With his poll numbers dragging and Senate and House constituents restive, it is becoming increasingly clear that the cozy relationship between Gov. Tom Corbett and a legislature dominated by his own party isn't as cozy as it once was.
There are indications that the House and Senate GOP aren't as likely to rubber-stamp the governor's agenda as they once were.
The result has been an effort to compromise on some issues that beg compromise.
A case in point was illustrated Tuesday, when the Republican-led House State Government Committee reported out a bill to rein in the state's run-away pension system, though not in the way the governor would have liked.
Corbett's plan was to roll back pension benefits for about 15,000 current state employees and convert the current defined benefit plan to a 401K-style program that has now become fairly normal in the private sector.
The GOP in the House tossed the first part of the governor's plan, which was fraught with legal problems, not the least of which was a constitutional challenge, while making the personally directed retirement investment plan the standard for members of the Pennsylvania School Employees' Retirement System and for members of the State Employees' Retirement system hired starting in 2015.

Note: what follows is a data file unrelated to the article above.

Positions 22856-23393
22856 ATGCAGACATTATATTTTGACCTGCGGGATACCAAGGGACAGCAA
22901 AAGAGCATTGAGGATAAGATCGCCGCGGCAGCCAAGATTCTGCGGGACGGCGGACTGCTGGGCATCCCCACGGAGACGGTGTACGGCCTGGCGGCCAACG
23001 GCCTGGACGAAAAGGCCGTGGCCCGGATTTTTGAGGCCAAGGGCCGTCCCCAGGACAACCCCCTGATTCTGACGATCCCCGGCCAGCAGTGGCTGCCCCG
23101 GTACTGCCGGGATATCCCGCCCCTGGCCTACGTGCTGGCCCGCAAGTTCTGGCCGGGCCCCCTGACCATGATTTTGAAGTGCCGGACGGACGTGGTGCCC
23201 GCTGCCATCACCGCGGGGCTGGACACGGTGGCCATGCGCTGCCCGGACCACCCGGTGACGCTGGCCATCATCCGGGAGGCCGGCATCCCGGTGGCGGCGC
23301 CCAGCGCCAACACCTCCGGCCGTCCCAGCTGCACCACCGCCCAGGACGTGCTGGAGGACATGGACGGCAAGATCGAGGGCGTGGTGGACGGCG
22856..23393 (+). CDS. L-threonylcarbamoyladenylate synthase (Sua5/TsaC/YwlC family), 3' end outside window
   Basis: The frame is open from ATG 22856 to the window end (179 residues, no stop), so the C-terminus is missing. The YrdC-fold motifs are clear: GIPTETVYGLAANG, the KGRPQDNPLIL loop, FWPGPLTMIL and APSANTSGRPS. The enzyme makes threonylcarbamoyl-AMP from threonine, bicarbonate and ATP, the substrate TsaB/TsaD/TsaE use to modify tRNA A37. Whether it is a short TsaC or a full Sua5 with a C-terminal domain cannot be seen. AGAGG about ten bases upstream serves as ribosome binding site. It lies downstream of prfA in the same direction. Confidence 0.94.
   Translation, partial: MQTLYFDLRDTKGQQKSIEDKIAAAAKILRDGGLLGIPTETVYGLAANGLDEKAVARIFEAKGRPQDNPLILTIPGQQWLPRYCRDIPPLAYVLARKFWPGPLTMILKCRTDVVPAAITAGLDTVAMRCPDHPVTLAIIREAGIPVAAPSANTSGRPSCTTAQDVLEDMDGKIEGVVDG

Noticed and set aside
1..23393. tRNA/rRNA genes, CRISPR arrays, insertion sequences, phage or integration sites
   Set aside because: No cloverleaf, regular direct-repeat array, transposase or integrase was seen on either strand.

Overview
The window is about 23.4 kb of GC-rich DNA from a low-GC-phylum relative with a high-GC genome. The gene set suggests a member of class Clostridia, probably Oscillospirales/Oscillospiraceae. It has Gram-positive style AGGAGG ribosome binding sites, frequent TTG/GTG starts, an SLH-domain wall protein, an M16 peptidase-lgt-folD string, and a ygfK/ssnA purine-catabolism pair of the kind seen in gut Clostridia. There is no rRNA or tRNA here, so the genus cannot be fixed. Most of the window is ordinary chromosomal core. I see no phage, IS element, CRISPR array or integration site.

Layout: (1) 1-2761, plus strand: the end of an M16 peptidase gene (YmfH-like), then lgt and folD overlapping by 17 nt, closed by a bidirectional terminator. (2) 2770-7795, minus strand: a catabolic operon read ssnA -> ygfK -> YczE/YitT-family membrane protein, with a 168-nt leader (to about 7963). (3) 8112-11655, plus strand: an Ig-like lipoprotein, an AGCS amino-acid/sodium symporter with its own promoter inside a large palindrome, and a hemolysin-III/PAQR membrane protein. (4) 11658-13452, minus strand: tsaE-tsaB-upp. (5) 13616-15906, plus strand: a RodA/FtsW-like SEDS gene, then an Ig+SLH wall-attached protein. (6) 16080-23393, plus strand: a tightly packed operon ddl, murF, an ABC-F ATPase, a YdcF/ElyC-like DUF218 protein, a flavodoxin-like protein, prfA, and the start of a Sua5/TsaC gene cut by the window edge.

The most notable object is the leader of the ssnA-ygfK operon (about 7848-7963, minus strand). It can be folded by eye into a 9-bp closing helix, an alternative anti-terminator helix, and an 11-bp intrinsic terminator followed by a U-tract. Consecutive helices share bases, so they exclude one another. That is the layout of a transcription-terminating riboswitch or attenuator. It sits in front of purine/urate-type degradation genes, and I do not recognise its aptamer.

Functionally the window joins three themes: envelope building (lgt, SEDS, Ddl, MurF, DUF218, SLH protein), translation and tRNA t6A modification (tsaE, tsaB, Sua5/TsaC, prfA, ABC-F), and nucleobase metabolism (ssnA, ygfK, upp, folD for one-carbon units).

The House action is somewhat similar to a Senate bill, although that chamber has put forth a proposal that would retain the defined benefit plan for existing employees and future state police and prison guards. The House version would convert those law enforcement personnel to the new plan but guarantee them more generous state contributions.
We believe the General Assembly is reacting reasonably to a difficult situation, which ironically was of its own making, by giving away the farm in the mistaken belief that the good times would never end.
As Rep. Matt Gabler, R-Clearfield, pointed out, it would set state employees on a path "where politicians can't screw it up any more. They will be in control of their own accounts."